Tag Archives: EPOCA

Martin Luther King Jr. Day breakfasts have become the pretty faces for the liberals – the face of struggle without the struggle … or: The march to Kelley Square, the New Civil Rights Movement and Dr. Martin Luther King, Jr.

By Gordon Davis

There were two celebrations on Dr. Martin Luther King, Jr. Day in Worcester:

There was the Dr. Martin Luther King Jr. Breakfast at Quinsigamond Community College on West Boylston Street. At this event an activist, Chris Horton, from the Worcester Anti Foreclosure Team, was slammed to the ground and arrested by police after he started to hand out flyers about predatory lending.

Mr. Horton was allegedly arrested when the MLK Breakfast organizers called the police to force him to stop passing out the flyer. The police charged Mr. Horton with assault and battery on a police officer.

It really did not matter whether Mr. Horton touched a police officer – once a police officer slams you to the ground, there is an automatic charge of assault and battery.

The other celebration in Worcester of Martin Luther King Jr. Day was the March Against Racism at Kelley Square:

Between 60 and 80 people marched down Green Street to Kelly Square. The location was chosen because four Black Lives Matter protesters were arrested there on MLK Day in 2015. They are still on trial.


The march to Kelly Square was organized by radical organizations, much like during the old Civil Rights Movement NAACP and SNCC.  The Progressive Labor, Socialist Alternative, Communities United Collective and Worcester Immigrants Coalition were the main organizing groups. Although diverse, the groups had a common goal of anti-racism, anti sexism, ending racist deportation and economic justice for all. It was clear that this group would not be intimidated by any retaliation by city government.

EPOCA is working to abolish the
$500 fee that is required to obtain a license by ex-prisoners.

Although not an organizer of the march, EPOCA an ex prisoner support group, joined the rally. The speaker from EPOCA talked of the racism and discrimination experienced by many ex prisoners. She also talk of its effort to abolish the $500 fee that is required to obtain a license by an ex prisoner, an almost prohibitive barrier for some.

Many people today do not remember or do not associate the urban rebellions of the 1960s with the old Civil Rights movement.

When Dr. King attempted to organize northern Black people in the cities he was rudely made aware of the militancy that created the Black Panther Party, Malcolm X and the Worcester Black Coalition.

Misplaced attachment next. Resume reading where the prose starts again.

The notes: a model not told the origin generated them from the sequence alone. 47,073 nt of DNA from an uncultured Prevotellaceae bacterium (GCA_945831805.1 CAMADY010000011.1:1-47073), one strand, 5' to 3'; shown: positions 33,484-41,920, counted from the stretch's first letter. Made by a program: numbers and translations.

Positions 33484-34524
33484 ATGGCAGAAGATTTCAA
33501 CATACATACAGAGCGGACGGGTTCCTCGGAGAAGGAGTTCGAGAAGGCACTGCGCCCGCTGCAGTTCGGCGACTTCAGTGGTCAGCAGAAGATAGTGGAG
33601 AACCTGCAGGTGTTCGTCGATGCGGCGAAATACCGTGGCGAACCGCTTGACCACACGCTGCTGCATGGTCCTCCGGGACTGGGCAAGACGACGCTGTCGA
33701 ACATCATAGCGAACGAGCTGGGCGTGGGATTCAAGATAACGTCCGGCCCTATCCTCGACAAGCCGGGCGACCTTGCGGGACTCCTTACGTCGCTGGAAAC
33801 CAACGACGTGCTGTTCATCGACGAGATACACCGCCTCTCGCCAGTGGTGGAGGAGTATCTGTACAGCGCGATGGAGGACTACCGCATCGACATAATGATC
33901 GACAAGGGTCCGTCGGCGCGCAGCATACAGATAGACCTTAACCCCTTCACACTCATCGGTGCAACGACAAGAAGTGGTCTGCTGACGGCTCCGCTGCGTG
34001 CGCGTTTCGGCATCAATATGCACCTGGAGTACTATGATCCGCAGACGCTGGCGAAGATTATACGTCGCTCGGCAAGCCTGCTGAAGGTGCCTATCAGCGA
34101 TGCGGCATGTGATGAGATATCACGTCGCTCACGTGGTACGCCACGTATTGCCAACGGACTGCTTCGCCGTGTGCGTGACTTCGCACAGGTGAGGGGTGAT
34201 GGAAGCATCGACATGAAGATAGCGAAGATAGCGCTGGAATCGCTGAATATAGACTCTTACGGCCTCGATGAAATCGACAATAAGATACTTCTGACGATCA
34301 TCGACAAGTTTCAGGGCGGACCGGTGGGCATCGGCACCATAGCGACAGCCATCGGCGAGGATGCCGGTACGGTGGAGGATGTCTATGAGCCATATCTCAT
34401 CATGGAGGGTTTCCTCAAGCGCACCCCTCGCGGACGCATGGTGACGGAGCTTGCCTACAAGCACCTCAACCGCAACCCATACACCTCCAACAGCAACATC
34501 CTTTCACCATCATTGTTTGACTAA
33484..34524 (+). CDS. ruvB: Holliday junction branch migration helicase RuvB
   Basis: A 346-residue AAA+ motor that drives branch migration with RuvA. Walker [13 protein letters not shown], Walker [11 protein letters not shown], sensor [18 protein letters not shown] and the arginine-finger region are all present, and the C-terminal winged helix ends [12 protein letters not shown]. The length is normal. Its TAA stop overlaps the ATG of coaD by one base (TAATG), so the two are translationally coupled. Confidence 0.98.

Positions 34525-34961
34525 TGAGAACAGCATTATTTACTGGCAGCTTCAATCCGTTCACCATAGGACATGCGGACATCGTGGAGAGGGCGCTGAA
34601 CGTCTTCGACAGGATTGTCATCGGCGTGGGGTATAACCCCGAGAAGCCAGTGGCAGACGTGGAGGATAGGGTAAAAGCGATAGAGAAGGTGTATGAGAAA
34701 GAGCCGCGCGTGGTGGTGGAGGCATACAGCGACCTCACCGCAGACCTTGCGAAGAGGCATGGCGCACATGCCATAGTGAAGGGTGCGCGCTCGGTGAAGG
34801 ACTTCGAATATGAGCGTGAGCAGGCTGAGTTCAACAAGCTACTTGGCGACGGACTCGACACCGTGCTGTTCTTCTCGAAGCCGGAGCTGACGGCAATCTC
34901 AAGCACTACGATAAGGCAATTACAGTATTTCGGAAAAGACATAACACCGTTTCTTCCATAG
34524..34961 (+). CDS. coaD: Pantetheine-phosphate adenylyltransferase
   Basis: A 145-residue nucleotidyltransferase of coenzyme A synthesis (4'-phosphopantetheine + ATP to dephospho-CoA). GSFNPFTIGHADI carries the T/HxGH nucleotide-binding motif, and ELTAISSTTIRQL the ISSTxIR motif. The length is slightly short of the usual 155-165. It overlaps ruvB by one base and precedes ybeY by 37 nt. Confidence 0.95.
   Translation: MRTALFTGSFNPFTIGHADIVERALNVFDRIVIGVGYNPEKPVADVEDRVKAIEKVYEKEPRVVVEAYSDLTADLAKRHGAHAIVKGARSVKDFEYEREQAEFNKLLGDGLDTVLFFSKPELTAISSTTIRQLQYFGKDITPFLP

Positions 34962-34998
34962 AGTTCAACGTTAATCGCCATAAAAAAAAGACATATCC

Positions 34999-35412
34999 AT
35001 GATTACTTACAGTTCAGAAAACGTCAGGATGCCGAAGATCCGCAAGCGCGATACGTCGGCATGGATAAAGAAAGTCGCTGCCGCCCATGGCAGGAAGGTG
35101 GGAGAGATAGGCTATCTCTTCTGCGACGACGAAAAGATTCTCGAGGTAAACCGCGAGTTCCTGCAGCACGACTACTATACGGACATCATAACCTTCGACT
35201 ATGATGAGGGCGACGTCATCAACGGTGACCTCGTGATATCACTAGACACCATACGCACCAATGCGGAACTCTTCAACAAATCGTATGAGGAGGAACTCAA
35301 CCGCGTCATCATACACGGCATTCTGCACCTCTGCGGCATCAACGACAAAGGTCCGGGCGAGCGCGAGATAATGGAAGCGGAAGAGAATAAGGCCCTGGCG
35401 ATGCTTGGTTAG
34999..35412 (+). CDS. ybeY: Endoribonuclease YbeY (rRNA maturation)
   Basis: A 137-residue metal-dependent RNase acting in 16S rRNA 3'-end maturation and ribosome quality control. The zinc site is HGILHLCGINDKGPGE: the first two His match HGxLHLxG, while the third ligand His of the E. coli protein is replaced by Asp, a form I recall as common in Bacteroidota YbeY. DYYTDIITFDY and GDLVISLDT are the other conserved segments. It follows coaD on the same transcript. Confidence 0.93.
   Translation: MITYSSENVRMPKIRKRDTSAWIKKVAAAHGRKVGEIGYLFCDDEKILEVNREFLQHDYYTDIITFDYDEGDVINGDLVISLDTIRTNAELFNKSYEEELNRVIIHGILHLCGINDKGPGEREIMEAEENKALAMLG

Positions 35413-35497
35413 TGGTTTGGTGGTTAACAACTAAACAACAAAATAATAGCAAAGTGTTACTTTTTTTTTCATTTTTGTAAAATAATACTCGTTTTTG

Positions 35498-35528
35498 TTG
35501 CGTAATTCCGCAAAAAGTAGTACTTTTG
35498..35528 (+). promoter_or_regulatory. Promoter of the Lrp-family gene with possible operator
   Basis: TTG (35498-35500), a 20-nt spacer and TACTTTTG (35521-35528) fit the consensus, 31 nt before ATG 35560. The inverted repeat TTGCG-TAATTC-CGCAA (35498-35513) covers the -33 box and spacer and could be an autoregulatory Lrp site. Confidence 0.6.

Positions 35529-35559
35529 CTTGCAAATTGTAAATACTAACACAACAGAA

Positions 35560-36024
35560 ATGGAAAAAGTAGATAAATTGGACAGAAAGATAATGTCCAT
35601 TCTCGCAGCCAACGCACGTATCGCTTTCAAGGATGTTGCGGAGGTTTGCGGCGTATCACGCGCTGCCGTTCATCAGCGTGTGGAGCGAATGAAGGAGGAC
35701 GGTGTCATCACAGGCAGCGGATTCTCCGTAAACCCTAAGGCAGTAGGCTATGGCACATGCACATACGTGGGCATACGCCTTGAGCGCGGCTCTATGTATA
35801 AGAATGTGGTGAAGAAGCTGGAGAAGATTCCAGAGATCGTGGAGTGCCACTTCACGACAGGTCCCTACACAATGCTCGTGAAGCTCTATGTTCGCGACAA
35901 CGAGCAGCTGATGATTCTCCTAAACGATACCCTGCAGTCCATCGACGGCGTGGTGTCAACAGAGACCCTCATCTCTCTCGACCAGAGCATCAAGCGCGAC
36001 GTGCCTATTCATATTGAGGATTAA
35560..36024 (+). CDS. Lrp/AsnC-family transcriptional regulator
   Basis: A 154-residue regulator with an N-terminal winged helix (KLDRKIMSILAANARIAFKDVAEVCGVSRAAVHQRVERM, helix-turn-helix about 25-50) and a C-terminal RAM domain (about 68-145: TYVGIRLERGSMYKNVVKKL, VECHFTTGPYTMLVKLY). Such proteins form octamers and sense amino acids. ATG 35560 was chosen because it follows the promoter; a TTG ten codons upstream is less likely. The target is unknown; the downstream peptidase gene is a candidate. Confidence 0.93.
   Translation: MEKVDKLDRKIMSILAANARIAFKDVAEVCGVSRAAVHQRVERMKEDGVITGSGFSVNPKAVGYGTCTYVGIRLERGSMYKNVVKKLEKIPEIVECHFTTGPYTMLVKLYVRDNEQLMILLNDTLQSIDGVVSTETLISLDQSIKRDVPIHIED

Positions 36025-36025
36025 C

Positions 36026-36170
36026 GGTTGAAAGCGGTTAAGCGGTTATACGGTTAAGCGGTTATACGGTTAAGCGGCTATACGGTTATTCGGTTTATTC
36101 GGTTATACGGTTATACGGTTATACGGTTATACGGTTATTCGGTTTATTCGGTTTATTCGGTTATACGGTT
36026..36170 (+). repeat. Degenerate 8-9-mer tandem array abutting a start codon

I suppose Dr. King expected the White racism he faced in Cicero, Illinois. He could not have expected that young Black people in Watts would call him Martin “Loser” King.

The old Civil Rights movement in the South was to some extent prettified with men in suits and religious people (all good and brave people). The men in dungarees and those who spoke Geechee were only seen in the background. Dr. King eventually understood the contradictions of such tactics and began to support working-class and poor people, such as the garbage men and their strike in Tennessee. He was in Tennessee supporting them when he was assassinated.

To some extent the Martin Luther King Jr. Day breakfasts have become the pretty faces for the liberals – the face of struggle without the struggle.

Please do not get the wrong idea: I think that the people doing these things are good people and well intentioned. I know most of them and I consider them my friends. I am sure some of them would like to disassociate themselves from the new militancy of the BlackLives Matter. This has certainly been the case with some “liberal” people.

BlackLives Matter new Civil Rights movement has given a new face to Dr. Martin Luther King Jr. Day in Worcester and in the nation.

The blockade of Kelly Square in 2015 by people protesting the killing of Michael Brown by the police added a sharpness and militancy to Dr. King’s Day that has continued through the year in Worcester and many cities and towns in America.

This militancy continued on January 18, 2016, when a coalition of groups and individuals marched against racism at Kelly Square calling out the city government and its police force. It was an action that joined Worcester to the BlackLives Matter civil rights movement.


At the WPL: Justice Reinvestment Act forum (Go, State Rep. Mary Keefe, go!!!)

By Gordon Davis

Neighbor to Neighbor, a community organization, and EPOCA, an advocacy organization for ex-prisoners, held a forum this week at the Worcester Public Library for the Justice Reinvestment Act. This Act is making its way through the Massachusetts State Legislature.

The Justice Reinvestment Act is what is called an omnibus bill which contains several related, but dissimilar bills.